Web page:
The fact is that today, botox still has its uses far beyond mere aesthetics. It’s commonly associated with treatment for migraines (granted as a last resort) or to reduce oil production, which can lead to acne, to calm excessive sweating or even to treat spasticity movement disorders such as multiple sclerosis or cerebral palsy. All physical issues, and all understandable when you consider how a muscle relaxant works on your face.
But mood alteration? Of a product that doesn’t fit into the standard foil-wrapped-and-boxed category? The new thinking is that botox could treat anxiety and depression.This would have revolutionary implications for understanding the causes of low mood, and indeed the treatment of depression or even anxiety. How often have we intuitively felt that if someone just tried to look happier, it might have a positive impact on their mood?
Could Botox treat anxiety, or depression?
It makes sense if you really think about it: you’ve heard that smiling has mental health benefits, but why? Smiling expression, for example, uses muscles that play a key role in how the brain evaluates mood. In other words, our facial expressions contribute to the way we feel. So just employing the same muscles that we subconsciously use to smile naturally can put us in a better mood.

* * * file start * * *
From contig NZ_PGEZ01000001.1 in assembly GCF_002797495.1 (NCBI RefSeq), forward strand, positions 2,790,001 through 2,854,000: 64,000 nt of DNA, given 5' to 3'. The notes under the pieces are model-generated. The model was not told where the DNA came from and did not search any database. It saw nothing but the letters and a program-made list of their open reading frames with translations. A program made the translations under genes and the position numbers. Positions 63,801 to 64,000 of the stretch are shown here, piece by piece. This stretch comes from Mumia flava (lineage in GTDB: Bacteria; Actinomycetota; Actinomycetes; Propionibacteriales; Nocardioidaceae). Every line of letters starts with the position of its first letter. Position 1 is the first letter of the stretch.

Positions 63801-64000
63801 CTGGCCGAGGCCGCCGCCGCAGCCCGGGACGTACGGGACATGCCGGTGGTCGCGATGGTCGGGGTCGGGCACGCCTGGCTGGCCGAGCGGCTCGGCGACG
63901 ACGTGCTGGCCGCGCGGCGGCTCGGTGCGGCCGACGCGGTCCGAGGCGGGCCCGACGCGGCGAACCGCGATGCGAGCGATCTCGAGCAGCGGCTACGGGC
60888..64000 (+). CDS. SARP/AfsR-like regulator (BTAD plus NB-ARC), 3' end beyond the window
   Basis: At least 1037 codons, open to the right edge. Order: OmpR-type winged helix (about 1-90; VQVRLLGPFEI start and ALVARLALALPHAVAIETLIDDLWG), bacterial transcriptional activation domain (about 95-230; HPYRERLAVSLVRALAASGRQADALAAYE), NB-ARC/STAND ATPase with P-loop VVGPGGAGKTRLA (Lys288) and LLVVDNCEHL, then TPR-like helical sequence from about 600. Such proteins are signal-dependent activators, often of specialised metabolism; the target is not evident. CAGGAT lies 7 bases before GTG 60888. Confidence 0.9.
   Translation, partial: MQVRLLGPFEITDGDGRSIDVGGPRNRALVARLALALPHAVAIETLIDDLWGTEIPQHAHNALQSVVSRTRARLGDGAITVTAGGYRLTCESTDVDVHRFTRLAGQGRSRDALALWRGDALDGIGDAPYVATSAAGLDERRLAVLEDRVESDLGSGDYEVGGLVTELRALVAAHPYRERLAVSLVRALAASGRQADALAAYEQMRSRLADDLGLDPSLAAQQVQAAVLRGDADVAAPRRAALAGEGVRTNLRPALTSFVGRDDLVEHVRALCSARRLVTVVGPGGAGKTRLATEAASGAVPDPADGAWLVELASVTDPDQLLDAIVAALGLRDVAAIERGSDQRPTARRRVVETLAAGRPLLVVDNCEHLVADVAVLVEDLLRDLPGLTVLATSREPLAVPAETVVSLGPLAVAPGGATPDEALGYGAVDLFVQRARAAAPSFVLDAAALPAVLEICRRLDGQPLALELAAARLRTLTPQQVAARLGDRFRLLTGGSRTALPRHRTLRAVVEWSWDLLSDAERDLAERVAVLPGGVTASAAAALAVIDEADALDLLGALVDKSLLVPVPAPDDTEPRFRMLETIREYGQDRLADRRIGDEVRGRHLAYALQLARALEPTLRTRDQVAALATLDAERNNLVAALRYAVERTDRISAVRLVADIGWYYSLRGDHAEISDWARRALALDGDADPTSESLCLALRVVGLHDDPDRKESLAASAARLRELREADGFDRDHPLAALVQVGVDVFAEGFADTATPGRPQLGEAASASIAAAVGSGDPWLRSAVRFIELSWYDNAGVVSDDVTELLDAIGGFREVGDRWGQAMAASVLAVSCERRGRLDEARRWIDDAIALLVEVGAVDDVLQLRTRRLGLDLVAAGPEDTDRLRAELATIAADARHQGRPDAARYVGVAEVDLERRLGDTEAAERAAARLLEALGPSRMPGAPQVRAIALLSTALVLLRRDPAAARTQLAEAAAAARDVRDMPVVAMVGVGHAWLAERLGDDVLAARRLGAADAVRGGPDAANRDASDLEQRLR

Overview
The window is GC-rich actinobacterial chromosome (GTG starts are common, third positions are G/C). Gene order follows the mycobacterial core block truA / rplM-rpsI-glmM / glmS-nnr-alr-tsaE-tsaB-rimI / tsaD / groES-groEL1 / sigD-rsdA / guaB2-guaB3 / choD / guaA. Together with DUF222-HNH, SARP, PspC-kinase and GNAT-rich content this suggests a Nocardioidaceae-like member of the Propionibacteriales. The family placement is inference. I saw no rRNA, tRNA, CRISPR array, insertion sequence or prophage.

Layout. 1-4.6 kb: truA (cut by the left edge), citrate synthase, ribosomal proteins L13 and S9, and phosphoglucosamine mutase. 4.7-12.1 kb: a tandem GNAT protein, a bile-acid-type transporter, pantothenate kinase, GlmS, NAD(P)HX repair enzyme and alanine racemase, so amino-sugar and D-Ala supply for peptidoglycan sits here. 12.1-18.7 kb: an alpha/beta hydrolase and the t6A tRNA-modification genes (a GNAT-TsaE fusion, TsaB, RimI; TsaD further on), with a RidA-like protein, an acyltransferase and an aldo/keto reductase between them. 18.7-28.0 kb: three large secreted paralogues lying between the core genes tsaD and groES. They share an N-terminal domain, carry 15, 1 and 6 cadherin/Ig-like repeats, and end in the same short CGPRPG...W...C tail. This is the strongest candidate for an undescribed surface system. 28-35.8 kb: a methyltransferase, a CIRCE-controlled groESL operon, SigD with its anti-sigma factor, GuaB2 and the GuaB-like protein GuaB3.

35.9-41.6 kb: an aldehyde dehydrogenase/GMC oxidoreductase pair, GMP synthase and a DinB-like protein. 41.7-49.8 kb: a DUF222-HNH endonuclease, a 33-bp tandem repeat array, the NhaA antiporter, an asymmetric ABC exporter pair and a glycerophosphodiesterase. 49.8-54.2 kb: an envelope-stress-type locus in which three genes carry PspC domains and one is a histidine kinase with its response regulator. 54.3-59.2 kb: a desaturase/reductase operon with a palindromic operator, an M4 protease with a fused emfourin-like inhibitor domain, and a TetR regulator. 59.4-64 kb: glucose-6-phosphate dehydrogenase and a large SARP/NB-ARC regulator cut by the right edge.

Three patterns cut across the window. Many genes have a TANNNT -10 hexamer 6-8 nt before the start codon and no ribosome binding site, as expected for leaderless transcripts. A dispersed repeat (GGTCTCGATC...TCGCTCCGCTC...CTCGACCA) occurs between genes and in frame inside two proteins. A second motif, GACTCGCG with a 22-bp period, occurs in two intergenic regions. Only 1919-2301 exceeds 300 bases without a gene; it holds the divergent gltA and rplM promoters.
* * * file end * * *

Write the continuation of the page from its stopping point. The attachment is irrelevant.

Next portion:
So, what if you relax the muscles that you use when you’re feeling anxious or angry? Does it follow that you won’t feel the same emotional intensity of your bad mood?
Using the same muscles we use to smile naturally, can put us in a better mood.
Eric Finzi, professor of psychiatry at George Washington University conducted a controlled trial where patients, all diagnosed with depression and who had never had Botox (and were not specifically bothered by lines or wrinkles), were split into two groups. Some were treated with Botox and some with a placebo, injected into an area known as ‘the grief muscles’, which express sadness.
After six weeks, there was a significant improvement in depressive symptoms in the botox group, over the placebo. ‘Many people who have no lines to improve have improvement in depression.
The conclusion? It is possible to influence mood just by restricting the face’s ability to frown.
The results were convincing enough that the maker of botox, Allergan, has moved the study of botox for depression into phase III clinical trials, the final phase for FDA approval in the USA.